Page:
Thank you, SurveyMonkey

Hi everyone,

I have told many of you, SurveyMonkey is absolutely the best place in the world to work. And as I’ve also told many of you, only one thing could be better: when you have an idea, a great co-founder, and you’re ready to pour your heart into building a company of your own. When that opportunity strikes, you’ve got to go do it. Today, I’m taking my own advice.

After 6.5 years, I am off to start a company again. I’m reuniting with my Evite co-founder and we’ve got a few ideas that we’re passionate about. I’m sure we’ll be running surveys. My last day in the office is April 6th, and after that I’ll be staying on as an advisor to Zander and the leadership team for a few more months.

My decision to leave doesn’t mean I believe any less in the mission of SurveyMonkey: we help people make better decisions. It’s powerful and important. From doctors listening to their patients, to companies listening to their customers, from schools hearing from parents, people hearing from their friends, and researchers gathering data, everyday we make a huge positive financial and societal impact that extends across the globe.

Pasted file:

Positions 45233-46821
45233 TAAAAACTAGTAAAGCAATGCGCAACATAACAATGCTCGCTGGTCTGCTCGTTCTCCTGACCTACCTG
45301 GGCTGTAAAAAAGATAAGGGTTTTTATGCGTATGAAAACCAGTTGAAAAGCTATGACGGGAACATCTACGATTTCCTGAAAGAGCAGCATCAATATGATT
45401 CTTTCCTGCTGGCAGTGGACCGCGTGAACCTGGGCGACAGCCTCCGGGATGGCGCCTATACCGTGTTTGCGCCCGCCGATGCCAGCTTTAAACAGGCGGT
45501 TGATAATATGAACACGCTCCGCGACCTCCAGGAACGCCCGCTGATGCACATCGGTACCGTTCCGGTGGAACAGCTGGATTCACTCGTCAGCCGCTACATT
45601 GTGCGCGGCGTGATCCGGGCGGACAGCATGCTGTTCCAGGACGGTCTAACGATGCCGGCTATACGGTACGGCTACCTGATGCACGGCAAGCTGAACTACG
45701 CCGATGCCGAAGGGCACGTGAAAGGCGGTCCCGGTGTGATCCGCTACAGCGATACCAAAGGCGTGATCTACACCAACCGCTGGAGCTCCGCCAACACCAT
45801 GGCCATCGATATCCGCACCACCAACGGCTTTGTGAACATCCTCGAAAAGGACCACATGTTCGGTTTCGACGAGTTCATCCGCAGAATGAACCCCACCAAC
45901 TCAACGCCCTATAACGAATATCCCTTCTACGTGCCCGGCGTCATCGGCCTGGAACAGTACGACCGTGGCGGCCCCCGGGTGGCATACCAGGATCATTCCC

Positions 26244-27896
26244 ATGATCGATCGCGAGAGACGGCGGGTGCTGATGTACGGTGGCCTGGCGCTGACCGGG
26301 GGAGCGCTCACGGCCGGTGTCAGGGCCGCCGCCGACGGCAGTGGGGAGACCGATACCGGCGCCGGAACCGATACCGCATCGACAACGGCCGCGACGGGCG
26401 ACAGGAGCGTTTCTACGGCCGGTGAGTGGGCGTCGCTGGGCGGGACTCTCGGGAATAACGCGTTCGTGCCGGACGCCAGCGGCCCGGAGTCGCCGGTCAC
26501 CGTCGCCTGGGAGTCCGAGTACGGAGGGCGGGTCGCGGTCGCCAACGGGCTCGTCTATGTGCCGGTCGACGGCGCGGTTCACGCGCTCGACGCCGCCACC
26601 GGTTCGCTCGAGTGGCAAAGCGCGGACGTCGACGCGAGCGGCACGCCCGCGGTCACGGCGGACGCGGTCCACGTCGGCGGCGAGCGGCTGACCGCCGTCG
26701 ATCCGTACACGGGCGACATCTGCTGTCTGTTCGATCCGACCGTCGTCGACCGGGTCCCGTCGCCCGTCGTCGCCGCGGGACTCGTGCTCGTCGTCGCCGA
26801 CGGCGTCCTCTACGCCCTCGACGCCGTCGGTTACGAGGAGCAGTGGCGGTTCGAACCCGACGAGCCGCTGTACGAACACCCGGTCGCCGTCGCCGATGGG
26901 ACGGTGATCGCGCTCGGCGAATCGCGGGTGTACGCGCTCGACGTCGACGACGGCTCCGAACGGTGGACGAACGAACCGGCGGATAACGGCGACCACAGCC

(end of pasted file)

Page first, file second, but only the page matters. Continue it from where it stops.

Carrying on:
When I started in 2009, SurveyMonkey already had a great foundation. Ryan Finley built a business from scratch — without taking a dime of funding — on the premise of democratizing access to feedback. Our former CEO, Dave Goldberg took over the company in 2009 and set a truly amazing vision to democratize access globally, not just to feedback, but also insights and data from that feedback. The 5.5 years I worked for Dave were some of the best years of my life so far: I had both my children, we built a world class team, we rebuilt our entire platform and product, we went global, we ran thousands of tests, and we created new businesses.

I am confident that I’m leaving you in strong hands with Zander, your leadership team, and each other.

My one request is keep making Dave proud. Be transparent, take risks (but make sure you measure them), and keep the customer’s voice central to our decisions. Keep building a culture where the first question you ask of each other is, “how can I help?”

Thank you for all the laughter we’ve shared, all that I learned from you, and for the great business we built together.



P.S. For those of you who never had the honor of working with Dave, here’s his view on how to build a special company:

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